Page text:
How can we move forward? Building on the action plan set out in our 2019 Women in Work Index report, here are the five priorities we believe will accelerate progress as we move out of the pandemic:

1) Future-proof jobs

A step-up in upskilling offers the win-win-win of helping to keep women economically active now, while equipping them with the in-demand skills they and their employers need in the future. This skills boost would in turn help women secure higher salaries and hence narrow the gender pay gap.

2) Take a diversity lens to key decisions

Look at public policies and business strategies through a diversity lens to ensure women and other potentially marginalised groups are not unintentionally disadvantaged by the Covid-19 response and recovery plans. Appropriate data is a critical part of this.

3) Reduce the burden of unpaid care

Policies such as shared parental leave, affordable access to childcare and flexible working options for both women and men enable women to work more and develop their careers. Jersey continues to make valuable strides, including the recent announcement to increase free nursery hours from 20 to 30 hours per week from September 2021. It’s important to keep pushing the bar even higher so that we can match or overtake other countries. It’s also essential that the value of the unpaid work women do is fully appreciated.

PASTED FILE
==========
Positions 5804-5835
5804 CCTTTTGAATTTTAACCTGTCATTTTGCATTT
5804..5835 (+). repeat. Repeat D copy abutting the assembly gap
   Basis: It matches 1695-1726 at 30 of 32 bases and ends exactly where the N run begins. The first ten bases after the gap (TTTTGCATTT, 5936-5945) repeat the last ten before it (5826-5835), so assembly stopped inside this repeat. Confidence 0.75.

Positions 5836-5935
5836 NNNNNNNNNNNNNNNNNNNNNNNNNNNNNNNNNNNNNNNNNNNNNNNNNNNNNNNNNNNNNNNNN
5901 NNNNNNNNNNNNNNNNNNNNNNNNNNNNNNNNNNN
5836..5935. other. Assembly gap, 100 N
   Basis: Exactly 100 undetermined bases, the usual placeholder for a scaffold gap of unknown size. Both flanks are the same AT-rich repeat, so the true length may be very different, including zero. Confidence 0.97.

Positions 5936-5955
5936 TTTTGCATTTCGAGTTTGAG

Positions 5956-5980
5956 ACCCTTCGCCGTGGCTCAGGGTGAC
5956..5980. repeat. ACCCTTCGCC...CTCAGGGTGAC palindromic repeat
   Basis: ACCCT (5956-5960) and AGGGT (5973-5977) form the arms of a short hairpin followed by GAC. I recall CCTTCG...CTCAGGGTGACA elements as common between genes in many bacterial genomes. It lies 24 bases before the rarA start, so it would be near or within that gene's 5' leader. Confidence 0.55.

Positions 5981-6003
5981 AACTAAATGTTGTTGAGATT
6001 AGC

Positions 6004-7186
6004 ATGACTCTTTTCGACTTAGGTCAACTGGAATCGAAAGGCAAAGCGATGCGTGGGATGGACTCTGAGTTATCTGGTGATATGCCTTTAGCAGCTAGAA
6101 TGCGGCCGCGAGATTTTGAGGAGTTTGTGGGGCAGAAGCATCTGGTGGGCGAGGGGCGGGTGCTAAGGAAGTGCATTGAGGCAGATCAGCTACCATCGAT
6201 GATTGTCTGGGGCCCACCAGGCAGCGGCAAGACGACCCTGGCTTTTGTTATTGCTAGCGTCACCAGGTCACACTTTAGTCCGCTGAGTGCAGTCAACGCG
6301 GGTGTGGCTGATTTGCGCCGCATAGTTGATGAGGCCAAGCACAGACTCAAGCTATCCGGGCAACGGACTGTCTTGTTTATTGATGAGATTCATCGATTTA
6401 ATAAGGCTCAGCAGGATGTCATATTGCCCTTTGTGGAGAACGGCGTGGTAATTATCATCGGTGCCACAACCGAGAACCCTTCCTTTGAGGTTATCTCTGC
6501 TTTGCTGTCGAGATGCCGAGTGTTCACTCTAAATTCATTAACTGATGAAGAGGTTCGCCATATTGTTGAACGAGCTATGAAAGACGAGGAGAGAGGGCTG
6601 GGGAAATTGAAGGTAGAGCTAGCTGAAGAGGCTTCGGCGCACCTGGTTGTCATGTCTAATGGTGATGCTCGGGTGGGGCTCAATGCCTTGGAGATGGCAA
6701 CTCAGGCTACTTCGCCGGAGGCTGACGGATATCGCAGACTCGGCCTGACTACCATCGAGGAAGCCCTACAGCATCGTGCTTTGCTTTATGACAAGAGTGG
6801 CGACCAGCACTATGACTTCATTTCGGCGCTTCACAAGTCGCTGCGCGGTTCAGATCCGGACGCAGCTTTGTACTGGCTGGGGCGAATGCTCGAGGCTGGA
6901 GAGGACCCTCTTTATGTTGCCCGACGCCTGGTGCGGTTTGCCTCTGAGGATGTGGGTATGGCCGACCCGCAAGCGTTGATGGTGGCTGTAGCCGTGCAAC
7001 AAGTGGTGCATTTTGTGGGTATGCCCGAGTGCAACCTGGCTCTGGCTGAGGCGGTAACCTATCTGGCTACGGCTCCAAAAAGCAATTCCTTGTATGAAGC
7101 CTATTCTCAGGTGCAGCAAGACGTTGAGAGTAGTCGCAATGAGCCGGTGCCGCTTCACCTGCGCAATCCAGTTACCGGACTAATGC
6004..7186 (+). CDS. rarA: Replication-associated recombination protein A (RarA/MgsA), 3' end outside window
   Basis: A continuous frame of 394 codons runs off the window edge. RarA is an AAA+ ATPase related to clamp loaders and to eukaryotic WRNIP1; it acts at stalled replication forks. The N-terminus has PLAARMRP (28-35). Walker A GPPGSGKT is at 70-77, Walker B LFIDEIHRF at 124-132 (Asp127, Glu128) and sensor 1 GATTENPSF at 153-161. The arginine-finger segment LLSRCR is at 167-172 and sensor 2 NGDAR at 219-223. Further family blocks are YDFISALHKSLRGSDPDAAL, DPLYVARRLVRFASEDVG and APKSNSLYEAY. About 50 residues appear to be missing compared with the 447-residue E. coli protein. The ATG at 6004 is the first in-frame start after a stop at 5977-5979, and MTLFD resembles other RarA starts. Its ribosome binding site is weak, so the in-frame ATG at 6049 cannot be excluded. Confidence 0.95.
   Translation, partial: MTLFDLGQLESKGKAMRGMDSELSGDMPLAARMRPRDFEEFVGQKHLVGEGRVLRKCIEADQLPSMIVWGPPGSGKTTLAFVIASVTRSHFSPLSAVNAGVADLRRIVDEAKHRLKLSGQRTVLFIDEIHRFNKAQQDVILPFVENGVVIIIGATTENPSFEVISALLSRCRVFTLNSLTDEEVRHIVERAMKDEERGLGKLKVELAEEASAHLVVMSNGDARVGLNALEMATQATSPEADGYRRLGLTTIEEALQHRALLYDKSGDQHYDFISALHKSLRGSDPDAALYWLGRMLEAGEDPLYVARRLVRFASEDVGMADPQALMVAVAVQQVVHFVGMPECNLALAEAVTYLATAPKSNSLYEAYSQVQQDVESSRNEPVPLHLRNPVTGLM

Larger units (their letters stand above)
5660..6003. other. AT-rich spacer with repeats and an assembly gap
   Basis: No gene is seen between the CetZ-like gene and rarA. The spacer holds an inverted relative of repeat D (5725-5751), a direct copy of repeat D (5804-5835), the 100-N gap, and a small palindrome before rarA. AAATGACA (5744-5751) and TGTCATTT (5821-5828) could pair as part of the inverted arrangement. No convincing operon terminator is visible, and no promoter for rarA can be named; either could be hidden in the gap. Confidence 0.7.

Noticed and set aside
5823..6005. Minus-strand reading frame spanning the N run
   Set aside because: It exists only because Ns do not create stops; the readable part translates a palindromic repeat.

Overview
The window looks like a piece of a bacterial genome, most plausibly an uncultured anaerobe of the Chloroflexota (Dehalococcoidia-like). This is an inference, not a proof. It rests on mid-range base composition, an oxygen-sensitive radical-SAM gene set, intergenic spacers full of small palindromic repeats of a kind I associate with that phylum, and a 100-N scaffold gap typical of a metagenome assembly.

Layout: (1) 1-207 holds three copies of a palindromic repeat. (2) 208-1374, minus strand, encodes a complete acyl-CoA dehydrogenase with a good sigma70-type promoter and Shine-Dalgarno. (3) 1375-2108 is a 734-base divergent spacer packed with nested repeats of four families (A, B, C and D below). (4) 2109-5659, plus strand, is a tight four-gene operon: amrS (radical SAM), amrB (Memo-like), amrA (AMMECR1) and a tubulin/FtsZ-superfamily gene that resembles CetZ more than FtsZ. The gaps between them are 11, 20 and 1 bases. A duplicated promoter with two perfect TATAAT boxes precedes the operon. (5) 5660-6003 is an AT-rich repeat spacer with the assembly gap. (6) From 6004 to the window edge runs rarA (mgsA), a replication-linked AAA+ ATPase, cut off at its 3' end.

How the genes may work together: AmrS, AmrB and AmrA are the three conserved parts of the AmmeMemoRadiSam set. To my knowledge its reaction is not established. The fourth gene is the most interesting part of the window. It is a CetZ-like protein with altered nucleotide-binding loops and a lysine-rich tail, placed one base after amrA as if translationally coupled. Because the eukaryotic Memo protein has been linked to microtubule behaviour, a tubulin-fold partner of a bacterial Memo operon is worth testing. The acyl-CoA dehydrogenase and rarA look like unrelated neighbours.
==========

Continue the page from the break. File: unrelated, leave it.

4) Open new doors

Many women move to Jersey when their partners take up posts in FS in the Island. But unless they have worked in FS themselves, they can find it hard to find work. Setting up their own businesses could provide a route back into employment. It’s also important for both workers and employers to think about how skills acquired in one sector could be transferred into another, including FS. Could government support and incentivise female entrepreneurship in the Island and can recruiters and employers focus more on skills rather than industry experience?

5) Tell it how it is

With reporting still voluntary, few private-sector organisations currently disclose their gender pay gap. Clearly, they may have a lot of other priorities right now. But tracking and reporting progress is the surest way to identify issues in need of tackling and holding the business to account – what gets measured gets done.

In the public sector, it is important to build on the foundations of gender-pay-gap reporting by tracking progress through annual updates and considering targets to work towards.

Gains will be felt by everyone

Progress needs to keep moving at pace and in the right direction again and we at PwC will do everything we can to support this. And what’s good for equality is good for our economy as a whole. Our analysis reveals that matching our female employment rates to Sweden’s would boost Jersey’s GDP by 5% equating to £259 million for the economy. In addition, closing the gender pay gap would generate a 26% increase in female earnings, equivalent to a further £226 million boost. Look out for our upcoming Women in Work Index 2021 report, where we’ll be setting out more analysis and ideas on the way forward.